Chat with us, powered by LiveChat

This Day in History - 26th June, Duke of Gloucester, began to rule England as Richard III, having deposed his nephew, Edward V. Edward and his brother, Richard, Duke of York, were soon afterwards murdered in the Tower of London. birth of Branwell Brontë, at this house in West Yorkshire. He was a painter, poet, the only son of the Brontë family, and the brother of the writers Charlotte, Emily, and Anne.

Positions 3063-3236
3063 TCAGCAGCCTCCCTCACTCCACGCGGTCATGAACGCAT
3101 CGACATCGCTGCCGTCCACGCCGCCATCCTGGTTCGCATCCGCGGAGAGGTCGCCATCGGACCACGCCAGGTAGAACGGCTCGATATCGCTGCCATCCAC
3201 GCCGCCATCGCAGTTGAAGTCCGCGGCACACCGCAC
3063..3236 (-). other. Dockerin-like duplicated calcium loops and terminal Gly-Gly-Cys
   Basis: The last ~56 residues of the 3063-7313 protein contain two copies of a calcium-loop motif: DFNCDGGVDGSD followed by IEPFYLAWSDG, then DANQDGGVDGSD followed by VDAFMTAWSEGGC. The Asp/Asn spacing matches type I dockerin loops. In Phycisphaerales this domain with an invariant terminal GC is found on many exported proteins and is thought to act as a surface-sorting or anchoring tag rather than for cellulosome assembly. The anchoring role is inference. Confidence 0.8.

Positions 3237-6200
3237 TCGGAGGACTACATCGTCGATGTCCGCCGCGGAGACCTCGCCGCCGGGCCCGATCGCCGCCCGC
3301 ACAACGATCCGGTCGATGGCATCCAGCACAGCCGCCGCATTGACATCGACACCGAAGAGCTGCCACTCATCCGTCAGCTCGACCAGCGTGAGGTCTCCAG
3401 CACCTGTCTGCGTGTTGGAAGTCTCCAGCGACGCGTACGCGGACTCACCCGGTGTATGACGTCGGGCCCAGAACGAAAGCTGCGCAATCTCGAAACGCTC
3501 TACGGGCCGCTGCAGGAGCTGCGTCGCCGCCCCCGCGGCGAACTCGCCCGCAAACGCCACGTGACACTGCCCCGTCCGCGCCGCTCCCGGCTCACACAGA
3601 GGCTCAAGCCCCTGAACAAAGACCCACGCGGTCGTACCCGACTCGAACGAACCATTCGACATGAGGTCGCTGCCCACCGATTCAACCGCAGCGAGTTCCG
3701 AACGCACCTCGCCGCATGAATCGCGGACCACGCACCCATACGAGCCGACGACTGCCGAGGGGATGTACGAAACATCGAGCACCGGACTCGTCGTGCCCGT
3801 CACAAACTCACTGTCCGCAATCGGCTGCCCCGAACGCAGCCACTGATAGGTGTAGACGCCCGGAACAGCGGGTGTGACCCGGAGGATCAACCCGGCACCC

1826 The death, in Bolton of Samuel Crompton, the inventor of the 'spinning mule' a machine that revolutionised the industry worldwide. IV died. His brother, William IV ascended the throne. first investiture ceremony for Victoria Cross awards took place in Hyde Park, London. Queen Victoria presented 62 servicemen with Britain's highest military honour. Wells (father of sci-fi writer H.G. Wells) was a Kent cricketer and became the first man to take four first class wickets with four consecutive balls, playing against Sussex.'s Victoria & Albert Museum opened to the public from nations around the world signed the United Nations Charter, designed to help ensure future world peace. The first meeting of the U.N. General Assembly occurred in London early the following year. St. Lawrence Seaway, connecting the Great Lakes with the Atlantic Ocean, was opened by Queen Elizabeth II and President Eisenhower. Sutcliffe (the Yorkshire Ripper) killed 16 year old Jayne MacDonald in Leeds. She was the fifth of his 13 victims. Her murder changed public perception of the killer, as she was the first victim who was not a prostitute. In 1981 Sutcliffe was convicted of murdering 13 women and attacking seven others. He is currently serving 20 sentences of life imprisonment in Broadmoor Hospital. Richard Branson set off on his second attempt to claim the transatlantic powerboat record for Britain. He smashed the previous record by two hours but was denied the Blue Riband by the trustees of the award because he had broken two rules of the competition; he had stopped to refuel and his vessel did not have a commercial maritime purpose. belonging to Diana, Princess of Wales were auctioned for more than £2million in New York. gas explosion in a house in Shaw, Lancashire, killed two-year-old Jamie Heaton who was discovered in the rubble of the adjoining property. The blast also caused £1.2million of damage along the street and a number of houses had to be demolished. 28-year-old Andrew Partington was arrested two days later and jailed for 10 years after it was proved that he had cut the gas pipes in his terraced home following an argument with his girlfriend. Greaves, 43, who took two cash tills and three plasma televisions from The Railway pub in Accrington, Lancashire, lost his stolen goods when two other opportunistic thieves took them as he went back to steal more. Greaves was sentenced to nine months in prison, suspended for 12 months.